Masaccio's Most Intriguing Legacy: the 'Adoration of the Magi' Altarpiece

Mon, 01/05/2015 - 06:04
Adoration of the Magi by Masaccio

Words by Aleid Ford

Tommaso di Ser Giovanni di Mone (1401-1428) was the shooting star in the Florentine firmament, gone almost as soon as his brilliance had been seen. Standing on the threshold of the 15th century, the artist (whose nickname was Masaccio, short for Tommaso, meaning "clumsy" or "messy" Tom) is often regarded as the founder of Italian Renaissance painting, ushering in the classical revival. His work suggests a preference for the simple and immediate, both qualities he inherited from Giotto. Masaccio was also guided by the sculpture of his day, drawing inspiration particularly from the works of Donatello.                                                                      

One of the most intriguing legacies of Masaccio’s short life is the altarpiece he executed for a wealthy notary in the church of Santa Maria del Carmine in Pisa. The original polyptych altarpiece was dispersed when the church was remodelled in the 16th century. The Adoration of the Magi predella is now in the State Museum in Berlin and would have been placed under the panel of the Virgin and Child, now in the National Gallery, London. The Adoration panel is Masaccio’s first narrative religious painting and is completed with admirable conciseness. The oldest King kneels before the Virgin and Child and there is a wonderful sense of human warmth and intimacy between the figures. The fluid line created by the careful positioning of the three Kings guides the eye towards the two striking figures swathed in grey. These are supposed portraits of the patron and his son and hint at the burgeoning awareness among commissioners of the social and political potential of art.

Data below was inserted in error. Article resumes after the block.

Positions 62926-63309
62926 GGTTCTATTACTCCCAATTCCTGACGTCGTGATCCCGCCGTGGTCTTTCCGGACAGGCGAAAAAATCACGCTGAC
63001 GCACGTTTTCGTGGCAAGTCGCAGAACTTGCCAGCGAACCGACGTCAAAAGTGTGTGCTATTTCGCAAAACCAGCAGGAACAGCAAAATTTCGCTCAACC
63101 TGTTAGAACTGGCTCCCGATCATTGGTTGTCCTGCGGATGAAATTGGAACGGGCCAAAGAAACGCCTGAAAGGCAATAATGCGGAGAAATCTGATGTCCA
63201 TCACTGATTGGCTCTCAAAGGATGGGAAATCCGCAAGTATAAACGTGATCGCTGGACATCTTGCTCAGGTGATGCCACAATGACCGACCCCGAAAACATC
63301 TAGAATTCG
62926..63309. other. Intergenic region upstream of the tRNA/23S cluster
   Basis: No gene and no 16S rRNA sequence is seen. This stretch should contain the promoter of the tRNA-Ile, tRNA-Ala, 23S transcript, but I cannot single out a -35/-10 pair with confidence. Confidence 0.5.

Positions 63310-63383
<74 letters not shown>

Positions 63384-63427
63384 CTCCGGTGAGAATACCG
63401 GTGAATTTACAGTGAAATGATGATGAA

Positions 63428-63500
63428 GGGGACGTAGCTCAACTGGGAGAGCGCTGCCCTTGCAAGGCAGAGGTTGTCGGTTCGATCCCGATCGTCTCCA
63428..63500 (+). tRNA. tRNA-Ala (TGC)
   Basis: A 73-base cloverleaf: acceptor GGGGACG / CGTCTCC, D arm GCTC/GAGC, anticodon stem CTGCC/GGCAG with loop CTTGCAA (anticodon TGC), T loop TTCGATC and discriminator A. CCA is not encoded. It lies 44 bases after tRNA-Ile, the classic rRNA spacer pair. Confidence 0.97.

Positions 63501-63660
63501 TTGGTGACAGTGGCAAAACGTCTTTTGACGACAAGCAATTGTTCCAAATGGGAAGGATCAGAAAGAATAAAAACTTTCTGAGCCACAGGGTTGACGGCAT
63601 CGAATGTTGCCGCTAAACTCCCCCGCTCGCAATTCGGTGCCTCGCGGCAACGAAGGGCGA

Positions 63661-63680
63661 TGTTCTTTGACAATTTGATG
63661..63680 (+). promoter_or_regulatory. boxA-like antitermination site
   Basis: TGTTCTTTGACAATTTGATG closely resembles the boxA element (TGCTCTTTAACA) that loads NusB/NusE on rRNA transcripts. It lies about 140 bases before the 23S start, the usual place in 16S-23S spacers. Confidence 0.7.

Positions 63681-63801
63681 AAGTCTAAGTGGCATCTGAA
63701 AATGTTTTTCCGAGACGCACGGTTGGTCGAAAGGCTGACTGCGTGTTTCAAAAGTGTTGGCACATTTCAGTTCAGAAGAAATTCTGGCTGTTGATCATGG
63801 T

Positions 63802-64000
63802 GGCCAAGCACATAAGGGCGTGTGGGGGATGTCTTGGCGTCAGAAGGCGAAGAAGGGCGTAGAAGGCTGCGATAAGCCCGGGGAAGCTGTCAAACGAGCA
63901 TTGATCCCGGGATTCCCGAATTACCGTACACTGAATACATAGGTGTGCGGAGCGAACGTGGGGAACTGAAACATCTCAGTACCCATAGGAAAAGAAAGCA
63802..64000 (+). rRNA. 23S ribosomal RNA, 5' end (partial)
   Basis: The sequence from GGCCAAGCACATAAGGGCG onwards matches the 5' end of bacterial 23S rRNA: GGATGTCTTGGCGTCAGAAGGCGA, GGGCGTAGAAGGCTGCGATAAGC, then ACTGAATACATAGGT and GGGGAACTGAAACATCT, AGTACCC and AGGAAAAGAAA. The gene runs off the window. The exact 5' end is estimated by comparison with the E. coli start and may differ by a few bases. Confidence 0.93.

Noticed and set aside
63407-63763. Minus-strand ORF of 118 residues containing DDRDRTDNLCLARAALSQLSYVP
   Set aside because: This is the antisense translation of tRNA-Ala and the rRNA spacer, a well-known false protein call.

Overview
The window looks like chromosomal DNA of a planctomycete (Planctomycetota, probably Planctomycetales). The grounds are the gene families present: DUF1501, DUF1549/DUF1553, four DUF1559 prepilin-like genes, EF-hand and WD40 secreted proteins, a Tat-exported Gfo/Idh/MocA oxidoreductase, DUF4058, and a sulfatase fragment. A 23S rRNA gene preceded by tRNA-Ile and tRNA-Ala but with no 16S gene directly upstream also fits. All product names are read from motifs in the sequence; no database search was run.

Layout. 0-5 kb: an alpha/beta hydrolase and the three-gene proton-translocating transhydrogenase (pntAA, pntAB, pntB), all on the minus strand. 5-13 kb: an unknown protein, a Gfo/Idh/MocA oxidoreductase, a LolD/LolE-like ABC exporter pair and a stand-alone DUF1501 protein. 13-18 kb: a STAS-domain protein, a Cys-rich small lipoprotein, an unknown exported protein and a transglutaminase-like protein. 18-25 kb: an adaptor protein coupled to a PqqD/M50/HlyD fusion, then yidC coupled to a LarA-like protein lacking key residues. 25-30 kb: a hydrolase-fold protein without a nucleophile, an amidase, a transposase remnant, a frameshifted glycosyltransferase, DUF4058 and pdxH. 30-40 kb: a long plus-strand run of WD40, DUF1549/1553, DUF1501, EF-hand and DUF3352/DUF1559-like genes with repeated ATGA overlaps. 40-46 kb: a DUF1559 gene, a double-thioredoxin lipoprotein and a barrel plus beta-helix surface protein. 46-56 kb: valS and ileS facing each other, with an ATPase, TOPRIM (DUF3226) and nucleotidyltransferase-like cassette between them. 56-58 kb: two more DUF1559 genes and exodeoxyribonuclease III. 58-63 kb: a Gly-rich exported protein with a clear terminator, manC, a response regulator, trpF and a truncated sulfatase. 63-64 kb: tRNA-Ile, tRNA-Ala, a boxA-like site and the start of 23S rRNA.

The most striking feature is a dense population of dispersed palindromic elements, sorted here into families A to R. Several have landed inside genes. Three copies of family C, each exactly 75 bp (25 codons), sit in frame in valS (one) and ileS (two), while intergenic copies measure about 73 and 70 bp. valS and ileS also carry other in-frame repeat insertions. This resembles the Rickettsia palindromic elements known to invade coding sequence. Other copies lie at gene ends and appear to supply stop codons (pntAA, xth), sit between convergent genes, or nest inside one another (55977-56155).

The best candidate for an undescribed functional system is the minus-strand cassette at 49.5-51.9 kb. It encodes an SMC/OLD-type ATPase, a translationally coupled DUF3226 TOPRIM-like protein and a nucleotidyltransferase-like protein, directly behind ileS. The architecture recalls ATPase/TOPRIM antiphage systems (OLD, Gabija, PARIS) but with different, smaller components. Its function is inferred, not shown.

Masaccio emulates the pure radiance of Giotto’s Arena frescoes and at the same time evolves the sculptural mass of the figures and the momentous sense of drama. Throughout his oeuvre, Masaccio’s style is grand but also earthy, steeped in a profound sense of realism and, as the Adoration reveals, perhaps his greatest skill was in carefully narrowing the conceptual gap between spectator and sacred subject through a unifying depiction in light and shade. Masaccio’s untimely death at the age 27 cast a long shadow over Florentine art, and as Brunelleschi, architect of the Cathedral's Dome, lamented, the city of Florence had ‘suffered a great loss’.